Why I’m Going To Social Media Week A Second Time

A lot of baby boomers seem to trust that millennials know social media just because they’re millennials. I used to think this too — until I attended Social Media Week six months ago.

A career change

I went to school for journalism. I decided when I was just 12 years old that it’s what I wanted to be. I was on the school newspaper every year. I was in yearbook every year. I went to journalism summer camp — hey, don’t knock it — the last two summers of high school. I was on college newspapers and did five internships.

After two years as a freelance journalism and getting very steady work — mostly in hyperlocal news — I had had enough and wanted to quit.

I had no idea what the heck to do next. But I figured what made the most sense was to transition into what we called “the dark side” in journalism school — that’s right, public relations.

I soon nabbed a contracting job at a startup events agency — and I knew a bit more about social media than my boss. Suddenly, it became my job to tweet, post, and write blogs.

I realized I really liked this — and I kind of had a knack for it!

When millennials joined social media, it was a different ballgame

I joined Twitter in 2009, three years after it was founded — basically at the very end of the social media site’s infancy. I didn’t even want to join, but since I was in news, it was kind of required.

I followed local organizations, things related to my university, news people, and local businesses. Being a TV newsroom intern, I got mad praise — like, the mental equivalent of a red velvet cupcake with butter cream frosting — for knowing things via Twitter before my superiors.

My bio read “Journalist. Student. Adventurer. Veritas Inlustrat.” My location was listed and anyone could see my account.

Back then, that was enough.

Hip, aggressive businesses and state organizations followed me. It wasn’t long before I had 500 followers. I literally didn’t have to do anything but exist on Twitter as a journalist and the stories found me.

I started picking up stories from organizations I found out about or from people I’d talked to on Twitter. I got an internship later doing legislative news and even found business and political advocacy trends because people followed me and tweeted about them.

When I started my boss’s Twitter account, I did not earn 500 followers by doing nothing. I did a ton of things and got 200 followers — most of which were probably not going to hire us.

Looking for learning opportunities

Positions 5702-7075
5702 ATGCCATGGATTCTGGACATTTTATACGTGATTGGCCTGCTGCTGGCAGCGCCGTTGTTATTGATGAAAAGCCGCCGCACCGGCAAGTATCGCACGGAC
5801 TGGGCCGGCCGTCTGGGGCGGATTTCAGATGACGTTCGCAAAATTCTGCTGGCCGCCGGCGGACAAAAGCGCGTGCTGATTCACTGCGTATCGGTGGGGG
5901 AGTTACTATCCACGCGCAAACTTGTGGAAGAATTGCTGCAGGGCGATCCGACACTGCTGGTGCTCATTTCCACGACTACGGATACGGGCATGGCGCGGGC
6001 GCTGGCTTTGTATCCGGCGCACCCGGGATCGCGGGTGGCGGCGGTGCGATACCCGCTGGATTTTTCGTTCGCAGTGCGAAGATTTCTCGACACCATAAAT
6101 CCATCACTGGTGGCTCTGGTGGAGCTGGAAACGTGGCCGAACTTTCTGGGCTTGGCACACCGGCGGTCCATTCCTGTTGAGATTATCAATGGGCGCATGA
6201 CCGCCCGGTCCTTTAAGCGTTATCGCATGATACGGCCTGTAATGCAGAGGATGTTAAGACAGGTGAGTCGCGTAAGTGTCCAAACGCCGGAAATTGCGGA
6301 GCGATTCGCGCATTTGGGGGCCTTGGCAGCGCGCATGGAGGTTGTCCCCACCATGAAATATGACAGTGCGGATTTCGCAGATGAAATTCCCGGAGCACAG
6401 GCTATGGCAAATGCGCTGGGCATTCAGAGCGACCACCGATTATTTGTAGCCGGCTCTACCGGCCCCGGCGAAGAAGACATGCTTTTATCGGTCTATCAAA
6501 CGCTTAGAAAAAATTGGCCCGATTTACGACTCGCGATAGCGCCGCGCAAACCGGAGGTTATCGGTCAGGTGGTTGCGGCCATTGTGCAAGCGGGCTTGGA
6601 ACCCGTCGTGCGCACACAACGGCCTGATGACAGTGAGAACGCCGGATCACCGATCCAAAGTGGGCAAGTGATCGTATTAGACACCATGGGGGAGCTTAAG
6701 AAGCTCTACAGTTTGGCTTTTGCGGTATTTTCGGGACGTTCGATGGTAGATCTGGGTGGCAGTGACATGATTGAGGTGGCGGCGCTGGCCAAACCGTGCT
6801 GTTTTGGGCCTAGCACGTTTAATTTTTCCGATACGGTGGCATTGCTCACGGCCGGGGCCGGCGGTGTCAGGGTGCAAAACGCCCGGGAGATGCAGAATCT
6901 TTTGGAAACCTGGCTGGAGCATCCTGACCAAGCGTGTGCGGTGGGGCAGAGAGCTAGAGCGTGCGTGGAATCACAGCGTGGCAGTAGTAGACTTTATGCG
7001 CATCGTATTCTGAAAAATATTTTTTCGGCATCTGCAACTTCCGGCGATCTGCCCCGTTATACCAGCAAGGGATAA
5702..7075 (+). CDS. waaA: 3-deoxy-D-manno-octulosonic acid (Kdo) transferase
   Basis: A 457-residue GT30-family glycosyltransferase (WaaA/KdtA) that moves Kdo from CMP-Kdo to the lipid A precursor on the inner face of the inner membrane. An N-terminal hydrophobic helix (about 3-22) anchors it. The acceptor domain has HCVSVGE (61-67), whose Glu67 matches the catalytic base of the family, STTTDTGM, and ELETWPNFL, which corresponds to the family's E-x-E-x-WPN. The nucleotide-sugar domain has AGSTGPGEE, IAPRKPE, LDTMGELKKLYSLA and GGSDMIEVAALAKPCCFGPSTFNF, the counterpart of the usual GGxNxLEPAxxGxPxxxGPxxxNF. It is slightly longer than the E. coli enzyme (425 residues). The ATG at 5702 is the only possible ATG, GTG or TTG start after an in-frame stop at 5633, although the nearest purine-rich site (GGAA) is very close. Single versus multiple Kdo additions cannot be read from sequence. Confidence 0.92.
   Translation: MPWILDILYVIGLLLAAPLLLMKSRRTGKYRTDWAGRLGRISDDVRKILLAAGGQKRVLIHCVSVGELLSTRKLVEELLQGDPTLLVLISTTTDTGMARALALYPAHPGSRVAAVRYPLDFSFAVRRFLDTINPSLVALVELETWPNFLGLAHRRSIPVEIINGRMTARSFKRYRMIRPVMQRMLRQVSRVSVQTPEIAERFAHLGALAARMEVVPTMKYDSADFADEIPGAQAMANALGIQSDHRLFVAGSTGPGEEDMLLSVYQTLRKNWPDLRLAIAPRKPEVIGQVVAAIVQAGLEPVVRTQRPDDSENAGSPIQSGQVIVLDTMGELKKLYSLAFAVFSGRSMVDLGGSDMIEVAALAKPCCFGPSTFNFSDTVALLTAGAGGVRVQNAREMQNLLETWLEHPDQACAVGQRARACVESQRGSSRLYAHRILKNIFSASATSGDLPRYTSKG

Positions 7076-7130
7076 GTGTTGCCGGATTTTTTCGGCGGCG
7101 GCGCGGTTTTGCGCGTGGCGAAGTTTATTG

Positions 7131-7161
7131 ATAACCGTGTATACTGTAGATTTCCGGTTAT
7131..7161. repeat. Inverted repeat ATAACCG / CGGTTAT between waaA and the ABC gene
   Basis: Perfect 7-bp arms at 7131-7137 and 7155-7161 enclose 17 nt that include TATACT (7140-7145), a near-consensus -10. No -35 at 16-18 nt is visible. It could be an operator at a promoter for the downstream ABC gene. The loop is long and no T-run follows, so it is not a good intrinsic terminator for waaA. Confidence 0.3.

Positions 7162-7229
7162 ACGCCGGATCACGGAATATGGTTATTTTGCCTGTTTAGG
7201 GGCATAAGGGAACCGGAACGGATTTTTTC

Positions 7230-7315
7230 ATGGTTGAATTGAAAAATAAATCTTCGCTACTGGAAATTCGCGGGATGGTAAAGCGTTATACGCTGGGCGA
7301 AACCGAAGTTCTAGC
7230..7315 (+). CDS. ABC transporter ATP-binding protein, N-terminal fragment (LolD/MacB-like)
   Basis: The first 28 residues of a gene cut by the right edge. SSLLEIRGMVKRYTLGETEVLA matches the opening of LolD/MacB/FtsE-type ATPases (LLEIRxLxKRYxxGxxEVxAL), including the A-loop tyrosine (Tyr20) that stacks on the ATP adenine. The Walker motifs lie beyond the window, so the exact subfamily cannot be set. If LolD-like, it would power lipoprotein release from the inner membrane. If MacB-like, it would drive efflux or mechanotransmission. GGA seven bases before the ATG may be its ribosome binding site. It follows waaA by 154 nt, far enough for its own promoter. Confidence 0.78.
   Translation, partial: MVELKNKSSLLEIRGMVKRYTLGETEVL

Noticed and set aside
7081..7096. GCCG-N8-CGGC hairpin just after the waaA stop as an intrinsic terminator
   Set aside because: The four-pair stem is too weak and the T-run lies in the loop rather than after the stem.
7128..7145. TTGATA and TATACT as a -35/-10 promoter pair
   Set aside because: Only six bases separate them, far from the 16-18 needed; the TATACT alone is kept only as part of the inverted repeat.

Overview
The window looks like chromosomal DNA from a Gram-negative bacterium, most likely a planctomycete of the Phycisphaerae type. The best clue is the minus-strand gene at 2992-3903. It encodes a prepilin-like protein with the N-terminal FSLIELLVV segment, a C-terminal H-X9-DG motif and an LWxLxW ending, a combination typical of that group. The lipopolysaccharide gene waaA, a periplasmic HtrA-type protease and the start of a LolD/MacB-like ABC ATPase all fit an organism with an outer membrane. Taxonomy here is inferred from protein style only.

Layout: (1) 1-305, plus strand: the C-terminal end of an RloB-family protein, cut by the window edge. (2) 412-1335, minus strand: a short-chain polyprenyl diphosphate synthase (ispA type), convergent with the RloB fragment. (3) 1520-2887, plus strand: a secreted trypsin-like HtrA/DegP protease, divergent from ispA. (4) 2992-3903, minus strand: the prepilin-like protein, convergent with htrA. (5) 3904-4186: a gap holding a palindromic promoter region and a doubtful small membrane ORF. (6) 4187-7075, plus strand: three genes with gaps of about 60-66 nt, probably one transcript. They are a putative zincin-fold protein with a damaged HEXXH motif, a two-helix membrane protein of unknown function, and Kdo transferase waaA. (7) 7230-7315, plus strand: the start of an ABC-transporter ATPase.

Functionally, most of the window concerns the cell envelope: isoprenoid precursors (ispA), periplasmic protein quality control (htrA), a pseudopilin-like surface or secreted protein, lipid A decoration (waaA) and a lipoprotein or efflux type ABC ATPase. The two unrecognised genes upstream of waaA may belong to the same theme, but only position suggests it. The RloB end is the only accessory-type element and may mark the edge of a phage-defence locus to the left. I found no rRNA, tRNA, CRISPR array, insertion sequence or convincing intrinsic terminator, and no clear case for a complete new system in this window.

When I was in school, I learned the basics in my journalism classes: how to use hashtags, how to search for things, how to tweet your stories. But most of that stuff evolved and was useless two or three years later. Everybody (including both of my parents) had joined Twitter, and there was a lot more static.

I started trying to self-educate. I read social media blogs, but I hadn’t yet found the sources I read now (Social Media Examiner, Mashable’s social media section, and Forbes’ social media section). It wasn’t enough. I asked a friend who was in social media what I could do to learn.

“Well, there’s a conference called Social Media Week,” she said. “Look it up. I might go.”

This was last summer. I had never heard of Social Media Week. When I looked it up, I knew I had to go.

I convinced my boss it was the right thing to do, and off I went!

You think you know, but you have no idea — this is the real world, social media

I completely overbooked my schedule at Social Media Week Chicago last September. I was literally running from place-to-place.

I felt like the smarty-pants in a few sessions, but most of the time I’d never felt so dumb in my life. I’m ashamed to say that I had no clue what ROI was (give me a break, I only took into to marketing in college and I was more focused on making fun of my professor’s True Religion jeans than anything on the smart board).

Another thing I didn’t know about social media was that depending on what you use it for, methods greatly vary. This is obviously a problem for someone who has more than one social media client. I was struck by how many different sessions there were and how many ways businesses use it — from marketing to journalism to analytics to law to human resources.

I tried to go to sessions in which I didn’t already know what I was doing — and it turned out to be the best thing for me. Most of what I learned at Social Media Week 2013 in Chicago is what I use at work now.

Why I’m going again

Feeling like I was in over my head in some sessions at Social Media Week wasn’t discouraging. In fact, it was encouraging.